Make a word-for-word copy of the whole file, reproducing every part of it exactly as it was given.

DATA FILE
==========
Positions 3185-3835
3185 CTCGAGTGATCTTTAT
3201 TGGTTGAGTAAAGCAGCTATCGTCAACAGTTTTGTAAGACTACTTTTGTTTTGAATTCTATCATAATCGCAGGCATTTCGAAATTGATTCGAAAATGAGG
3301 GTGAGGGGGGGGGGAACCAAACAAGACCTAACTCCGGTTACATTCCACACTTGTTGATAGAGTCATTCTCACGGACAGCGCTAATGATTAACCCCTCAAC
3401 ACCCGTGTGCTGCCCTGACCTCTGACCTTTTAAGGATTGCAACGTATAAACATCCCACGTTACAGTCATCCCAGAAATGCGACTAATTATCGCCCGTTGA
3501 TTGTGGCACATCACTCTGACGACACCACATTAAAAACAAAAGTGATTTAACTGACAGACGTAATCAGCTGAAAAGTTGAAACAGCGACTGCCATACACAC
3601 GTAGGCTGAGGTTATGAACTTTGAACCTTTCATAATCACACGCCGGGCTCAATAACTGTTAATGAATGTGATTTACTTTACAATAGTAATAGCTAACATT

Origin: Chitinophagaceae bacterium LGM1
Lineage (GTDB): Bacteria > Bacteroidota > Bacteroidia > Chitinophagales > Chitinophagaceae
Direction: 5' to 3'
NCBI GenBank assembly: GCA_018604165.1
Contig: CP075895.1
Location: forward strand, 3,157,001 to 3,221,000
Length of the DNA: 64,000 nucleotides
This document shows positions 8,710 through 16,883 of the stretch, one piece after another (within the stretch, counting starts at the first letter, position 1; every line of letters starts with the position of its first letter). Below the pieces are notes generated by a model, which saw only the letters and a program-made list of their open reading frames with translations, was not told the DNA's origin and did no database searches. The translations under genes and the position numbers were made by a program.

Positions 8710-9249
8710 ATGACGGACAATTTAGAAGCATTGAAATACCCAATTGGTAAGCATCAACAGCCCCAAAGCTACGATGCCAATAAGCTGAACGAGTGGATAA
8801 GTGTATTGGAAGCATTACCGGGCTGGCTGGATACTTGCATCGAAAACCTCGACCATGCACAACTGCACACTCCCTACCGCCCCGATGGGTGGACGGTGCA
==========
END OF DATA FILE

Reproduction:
Positions 3185-3835
3185 CTCGAGTGATCTTTAT
3201 TGGTTGAGTAAAGCAGCTATCGTCAACAGTTTTGTAAGACTACTTTTGTTTTGAATTCTATCATAATCGCAGGCATTTCGAAATTGATTCGAAAATGAGG
3301 GTGAGGGGGGGGGGAACCAAACAAGACCTAACTCCGGTTACATTCCACACTTGTTGATAGAGTCATTCTCACGGACAGCGCTAATGATTAACCCCTCAAC
3401 ACCCGTGTGCTGCCCTGACCTCTGACCTTTTAAGGATTGCAACGTATAAACATCCCACGTTACAGTCATCCCAGAAATGCGACTAATTATCGCCCGTTGA
3501 TTGTGGCACATCACTCTGACGACACCACATTAAAAACAAAAGTGATTTAACTGACAGACGTAATCAGCTGAAAAGTTGAAACAGCGACTGCCATACACAC
3601 GTAGGCTGAGGTTATGAACTTTGAACCTTTCATAATCACACGCCGGGCTCAATAACTGTTAATGAATGTGATTTACTTTACAATAGTAATAGCTAACATT

Origin: Chitinophagaceae bacterium LGM1
Lineage (GTDB): Bacteria > Bacteroidota > Bacteroidia > Chitinophagales > Chitinophagaceae
Direction: 5' to 3'
NCBI GenBank assembly: GCA_018604165.1
Contig: CP075895.1
Location: forward strand, 3,157,001 to 3,221,000
Length of the DNA: 64,000 nucleotides
This document shows positions 8,710 through 16,883 of the stretch, one piece after another (within the stretch, counting starts at the first letter, position 1; every line of letters starts with the position of its first letter). Below the pieces are notes generated by a model, which saw only the letters and a program-made list of their open reading frames with translations, was not told the DNA's origin and did no database searches. The translations under genes and the position numbers were made by a program.

Positions 8710-9249
8710 ATGACGGACAATTTAGAAGCATTGAAATACCCAATTGGTAAGCATCAACAGCCCCAAAGCTACGATGCCAATAAGCTGAACGAGTGGATAA
8801 GTGTATTGGAAGCATTACCGGGCTGGCTGGATACTTGCATCGAAAACCTCGACCATGCACAACTGCACACTCCCTACCGCCCCGATGGGTGGACGGTGCA